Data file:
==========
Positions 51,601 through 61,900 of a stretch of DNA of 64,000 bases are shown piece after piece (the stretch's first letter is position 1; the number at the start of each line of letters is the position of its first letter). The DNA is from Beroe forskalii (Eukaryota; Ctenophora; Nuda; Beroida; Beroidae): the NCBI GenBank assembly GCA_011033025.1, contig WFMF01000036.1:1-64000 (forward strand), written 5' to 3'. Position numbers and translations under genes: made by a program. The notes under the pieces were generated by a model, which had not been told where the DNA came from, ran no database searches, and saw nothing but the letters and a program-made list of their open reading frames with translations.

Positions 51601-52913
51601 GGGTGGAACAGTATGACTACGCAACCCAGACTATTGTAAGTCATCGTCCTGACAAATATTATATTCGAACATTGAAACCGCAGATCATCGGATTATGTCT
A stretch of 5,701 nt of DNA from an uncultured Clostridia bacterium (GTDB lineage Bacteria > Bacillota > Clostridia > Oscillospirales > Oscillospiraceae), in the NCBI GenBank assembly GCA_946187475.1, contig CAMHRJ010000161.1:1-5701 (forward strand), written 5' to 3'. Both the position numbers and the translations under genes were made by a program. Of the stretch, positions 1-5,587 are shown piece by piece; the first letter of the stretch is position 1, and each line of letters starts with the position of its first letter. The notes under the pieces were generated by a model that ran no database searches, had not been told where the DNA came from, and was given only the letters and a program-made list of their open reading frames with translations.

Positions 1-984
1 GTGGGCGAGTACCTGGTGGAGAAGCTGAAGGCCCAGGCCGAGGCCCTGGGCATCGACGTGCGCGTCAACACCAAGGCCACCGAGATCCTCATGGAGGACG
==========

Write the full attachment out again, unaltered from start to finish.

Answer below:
Positions 51,601 through 61,900 of a stretch of DNA of 64,000 bases are shown piece after piece (the stretch's first letter is position 1; the number at the start of each line of letters is the position of its first letter). The DNA is from Beroe forskalii (Eukaryota; Ctenophora; Nuda; Beroida; Beroidae): the NCBI GenBank assembly GCA_011033025.1, contig WFMF01000036.1:1-64000 (forward strand), written 5' to 3'. Position numbers and translations under genes: made by a program. The notes under the pieces were generated by a model, which had not been told where the DNA came from, ran no database searches, and saw nothing but the letters and a program-made list of their open reading frames with translations.

Positions 51601-52913
51601 GGGTGGAACAGTATGACTACGCAACCCAGACTATTGTAAGTCATCGTCCTGACAAATATTATATTCGAACATTGAAACCGCAGATCATCGGATTATGTCT
A stretch of 5,701 nt of DNA from an uncultured Clostridia bacterium (GTDB lineage Bacteria > Bacillota > Clostridia > Oscillospirales > Oscillospiraceae), in the NCBI GenBank assembly GCA_946187475.1, contig CAMHRJ010000161.1:1-5701 (forward strand), written 5' to 3'. Both the position numbers and the translations under genes were made by a program. Of the stretch, positions 1-5,587 are shown piece by piece; the first letter of the stretch is position 1, and each line of letters starts with the position of its first letter. The notes under the pieces were generated by a model that ran no database searches, had not been told where the DNA came from, and was given only the letters and a program-made list of their open reading frames with translations.

Positions 1-984
1 GTGGGCGAGTACCTGGTGGAGAAGCTGAAGGCCCAGGCCGAGGCCCTGGGCATCGACGTGCGCGTCAACACCAAGGCCACCGAGATCCTCATGGAGGACG